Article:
The second Friday morning of January, and Second Verse has officially entered its second calendar year. What a complete difference from a year ago. I find myself pausing to consider the delta between the then and now at regular intervals, and generally end up with a smile on my face.
The news is up on Crunchbase now, so I should probably mention that I’m involved with Tony Conrad’s latest startup. Yes, it’s called Pumpkinhead. No, that’s not the name of the product. Pumpkinhead evolved as a project code name early on; Tony had asked Jason Santa Maria and I to help flesh out an idea he had been discussing with Tim Young. Both Jason and I are fans of horror films – his taste is more refined, I like them dumb. REALLY dumb. “Leperchaun” franchise dumb. Given the time of year (and the fact that it stars Lance Henriksen), I thought “Pumpkinhead” would work just fine.
Then Tony named the company after the codename. Guy has a sense of humor, one of the many reasons I’d follow him into hell.
So, yes. Pumpkinhead. It’s evolved past the original concept into something refined… and wonderful. The further we get in building it out, the more excited I am to get it out in the world. It marries quite a few of the things I care about into a very straightforward package, and thanks to Jason, it’s starting to look pretty sweet.
There’s more going on. I’ve been balancing Pumpkinhead with running Second Verse; on most days, successfully. My business development efforts in early December worked out well, and I’ve contracted with some folks from SRI to work on a video product called KickLight. They’ve been successful in proving the value of what they’re building, and they’ve asked me to help them refine and build it out.
In my work with them this week, I’ve already wound up re-learning the truism that the more you try to simplify things, the more you risk eliminating or obfuscating what differentiates the product in the minds of your users. Looking forward to getting deeper, seeing how to evolve the experience.
Finally, as the organizer for IxD 10‘s Local Design Challenge, I’m delighted to say that submissions should start coming in next week. The judging panel has been selected and briefed, and everything is coming together for the conference early next month. If you’re attending, please let me know in the comments.
Happy new year to you.
With twenty days remaining in the year, there’s about six blank pages left in my current, much-abused Moleskin. With the amount of work that’s going on, I’m fairly certain I’ll be breaking in the next before New Year’s Eve.
Last week’s opportunities have sorted themselves out, and it’s clear what I’ll be working on in the weeks and months to come, though timing is still a little up in the air. End of the year is always like that. I’ve had meetings this week with both my accountant and tax planner, and we’re looking to close 2009 on some very positive notes.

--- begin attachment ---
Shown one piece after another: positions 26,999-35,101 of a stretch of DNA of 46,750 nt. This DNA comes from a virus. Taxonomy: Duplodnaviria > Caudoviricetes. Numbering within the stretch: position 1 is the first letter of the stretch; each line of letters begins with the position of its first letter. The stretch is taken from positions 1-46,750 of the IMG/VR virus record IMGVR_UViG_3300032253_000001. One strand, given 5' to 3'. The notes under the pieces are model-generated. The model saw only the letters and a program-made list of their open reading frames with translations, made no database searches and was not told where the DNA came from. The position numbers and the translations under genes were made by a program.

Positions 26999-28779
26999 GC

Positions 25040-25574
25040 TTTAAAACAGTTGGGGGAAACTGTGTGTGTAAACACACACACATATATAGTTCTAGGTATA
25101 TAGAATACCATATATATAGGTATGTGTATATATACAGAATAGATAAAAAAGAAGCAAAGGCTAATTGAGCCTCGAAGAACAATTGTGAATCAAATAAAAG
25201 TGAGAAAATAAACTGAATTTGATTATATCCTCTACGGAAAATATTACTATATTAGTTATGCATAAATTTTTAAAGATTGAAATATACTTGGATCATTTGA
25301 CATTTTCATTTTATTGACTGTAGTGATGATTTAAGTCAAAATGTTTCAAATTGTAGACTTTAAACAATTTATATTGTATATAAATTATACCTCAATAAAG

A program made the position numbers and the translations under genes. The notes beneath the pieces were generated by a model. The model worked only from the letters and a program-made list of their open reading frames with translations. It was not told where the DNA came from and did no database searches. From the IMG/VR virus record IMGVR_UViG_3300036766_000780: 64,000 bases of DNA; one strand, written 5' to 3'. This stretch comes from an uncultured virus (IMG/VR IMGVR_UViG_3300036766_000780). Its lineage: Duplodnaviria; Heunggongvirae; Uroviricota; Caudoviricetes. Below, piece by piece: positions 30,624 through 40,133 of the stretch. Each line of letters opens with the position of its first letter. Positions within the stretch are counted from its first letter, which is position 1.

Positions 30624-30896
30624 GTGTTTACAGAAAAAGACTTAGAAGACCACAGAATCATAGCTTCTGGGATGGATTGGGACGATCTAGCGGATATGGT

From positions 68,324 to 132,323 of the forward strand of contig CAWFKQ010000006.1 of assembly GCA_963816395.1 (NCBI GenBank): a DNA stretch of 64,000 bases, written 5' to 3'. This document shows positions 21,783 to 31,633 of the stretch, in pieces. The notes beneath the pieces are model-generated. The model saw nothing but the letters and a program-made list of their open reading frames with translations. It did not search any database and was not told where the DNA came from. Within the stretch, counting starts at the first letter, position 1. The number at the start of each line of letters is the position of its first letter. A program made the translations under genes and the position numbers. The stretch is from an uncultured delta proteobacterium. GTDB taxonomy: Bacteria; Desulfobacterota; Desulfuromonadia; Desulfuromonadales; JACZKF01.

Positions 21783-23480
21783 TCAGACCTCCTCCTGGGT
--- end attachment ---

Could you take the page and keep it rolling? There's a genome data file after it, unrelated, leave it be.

Speaking of positive notes, the holiday season got off to a rousing start with some great parties from the folks at Social Cast, Kissmetrics, Mule Design and Kicker. It’s amazing that anyone get anything done with all the festivities, but everyone I’ve been speaking to says business is good, bordering on great. The economy may have done some damage to the availability of venture capital, but startups and the agencies who serve them seem to be pretty healthy.
Best non-party work event of the week was certainly the Quantified Self meetup at Wired on Monday night. Excellent presentations from the WakeMate guys, plus Dave deBronkart (aka ePatientDave), Esther Dyson, Ashley Tudor and Jen McCabe of Contagion Health. I’m most interested in learning more about actigraphy, especially with its potential for valuable insights when combined with historical infographics.
One more week of work before the holiday shut-down. I’m hoping the effort I’ve put in over the last two weeks helps Second Verse come out of the gates sprinting in January.
This weekend’s must-read for me was Michael Garrahan’s “The Rise and Fall of MySpace” over at FT.com.
…by the beginning of 2008, things began to sour. Facebook, a rival social network that was simpler and easier to use, was gaining momentum and starting to grow more quickly than MySpace. Murdoch confidently told the world that MySpace would make $1bn in advertising revenues in 2008 – but the company missed its target. Users began to desert the site, which had become cluttered with unappealing ads for teeth straightening and weight-loss products. News Corp executives could hardly hide their displeasure, and in April this year, DeWolfe left, closely followed by most of his senior management team.
I went into the article with some trepidation; reports after-the-fact are always more about ass-covering and finger pointing than actually distilling some kind of objective truth. Having consulted directly with some of the people mentioned during a sensitive time in the company’s history, I’ve got my own perspective on the events described. More than anything, I was intrigued by the narrative the article weaves, and the import Garrahan places on Rupert Murdoch’s actions.